UK's youngest MP Nadia Whittome, 23, to give away huge slice of salaryDecember 15, 2019
UK’s youngest MP Nadia Whittome, 23, pledges to donate a huge slice of her £80,000 pay to charity so she only earns a ‘worker’s wage’ of £35,000
- Nadia Whittome won seat of Nottingham East for Labour Party on December 12
- The 23-year-old said she would only take home a ‘worker’s wage’ as an MP
- MPs earn almost £80,000 a year but Ms Whittome intends to pocket £35,000
The UK’s youngest MP has promised to give away a huge slice of her £80,000 salary to charity because she only wants to earn a ‘worker’s wage’.
Nadia Whittome, 23, won the Nottingham East seat for Labour at the general election and she has said she intends to pocket £35,000 after tax.
The rest of her salary will be donated to charities in her constituency.
Ms Whittome took the seat for Labour last week after the incumbent, former shadow chancellor Chris Leslie, quit the party and joined Change UK.
Mr Leslie did contest the seat he had held since 2010 but he only managed to secure 1,447 votes as he came fourth while Ms Whittome finished first with a majority of more than 17,000.
Nadia Whittome, 23, intends to hand over a large portion of her MP’s salary to charity
MPs currently earn £79,468 before tax but Ms Whittome said she would not accept the full wage.
She suggested she would only take home more of her salary once public sector workers received a big pay rise.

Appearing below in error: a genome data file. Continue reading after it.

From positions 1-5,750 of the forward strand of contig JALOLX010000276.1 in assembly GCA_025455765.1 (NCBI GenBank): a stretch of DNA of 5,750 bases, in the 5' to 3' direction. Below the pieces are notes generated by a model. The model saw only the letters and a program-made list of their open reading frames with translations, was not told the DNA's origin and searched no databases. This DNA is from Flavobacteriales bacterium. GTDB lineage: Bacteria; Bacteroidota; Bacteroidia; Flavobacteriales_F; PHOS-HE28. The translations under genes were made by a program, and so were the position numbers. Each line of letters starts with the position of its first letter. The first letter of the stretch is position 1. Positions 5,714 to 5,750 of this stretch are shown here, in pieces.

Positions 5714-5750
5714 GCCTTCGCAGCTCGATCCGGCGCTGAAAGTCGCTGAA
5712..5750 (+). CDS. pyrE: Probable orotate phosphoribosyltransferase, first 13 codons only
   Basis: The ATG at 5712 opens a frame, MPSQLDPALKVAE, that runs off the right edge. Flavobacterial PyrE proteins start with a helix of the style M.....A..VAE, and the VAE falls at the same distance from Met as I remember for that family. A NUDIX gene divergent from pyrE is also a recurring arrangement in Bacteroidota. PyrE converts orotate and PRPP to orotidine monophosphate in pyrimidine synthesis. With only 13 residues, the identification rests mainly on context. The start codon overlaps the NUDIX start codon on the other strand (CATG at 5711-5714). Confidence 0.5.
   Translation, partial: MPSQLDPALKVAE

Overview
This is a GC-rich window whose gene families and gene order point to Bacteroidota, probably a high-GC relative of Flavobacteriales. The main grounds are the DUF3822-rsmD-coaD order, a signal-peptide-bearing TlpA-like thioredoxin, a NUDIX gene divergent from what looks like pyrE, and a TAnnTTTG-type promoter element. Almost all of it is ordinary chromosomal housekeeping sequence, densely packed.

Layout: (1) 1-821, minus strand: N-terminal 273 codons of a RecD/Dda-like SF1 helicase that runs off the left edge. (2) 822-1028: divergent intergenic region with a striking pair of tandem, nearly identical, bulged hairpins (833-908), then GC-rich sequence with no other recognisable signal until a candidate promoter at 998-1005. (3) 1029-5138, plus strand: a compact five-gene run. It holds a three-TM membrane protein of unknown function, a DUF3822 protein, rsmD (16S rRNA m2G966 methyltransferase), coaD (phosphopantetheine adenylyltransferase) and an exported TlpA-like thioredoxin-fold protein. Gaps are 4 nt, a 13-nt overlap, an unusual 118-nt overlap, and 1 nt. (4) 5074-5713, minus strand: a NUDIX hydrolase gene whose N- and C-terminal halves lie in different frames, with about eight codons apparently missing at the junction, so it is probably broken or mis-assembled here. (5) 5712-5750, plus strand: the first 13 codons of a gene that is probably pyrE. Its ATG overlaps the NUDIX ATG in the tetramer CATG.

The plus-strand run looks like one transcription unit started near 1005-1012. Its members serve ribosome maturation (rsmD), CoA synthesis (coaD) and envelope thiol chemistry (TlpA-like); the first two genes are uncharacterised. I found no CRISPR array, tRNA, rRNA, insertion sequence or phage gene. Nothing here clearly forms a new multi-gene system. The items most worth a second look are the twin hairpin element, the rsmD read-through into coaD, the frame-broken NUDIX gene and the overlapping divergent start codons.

She told the Nottinghamshire Live website: ‘It’s not about philanthropy and it’s not that MPs don’t deserve that salary, it’s the fact our teaching assistants, nurses and firefighters do as well.
‘When they get the pay rise they deserve, so will I. I hope this decision sparks a conversation about earnings.
‘It’s the greatest honour of my life to represent my home city where I was born and bred.’
Ms Whittome’s victory on December 12 was one of the Labour Party’s few bright spots on an otherwise disastrous night as it lost dozens of seats and the Tories surged to a massive majority.
She said the party now has ‘lessons to learn’ and Labour must figure out what ‘went wrong’ in order to prevent a repeat performance in the future.
However, she repeated a claim made by Jeremy Corbyn and John McDonnell as she suggested Labour had been crushed because of Brexit rather than because of any other issues.
An Opinium survey, conducted on the day of the election, showed Mr Corbyn and the party leadership was the most cited reason among voters for not backing Labour.
Of all the people who did not vote Labour, some 43 per cent said the main reason was the leadership.
The party’s tortured Brexit stance was the second most cited reason on 17 per cent with Labour’s hard-left economic policies coming in third on 12 per cent.
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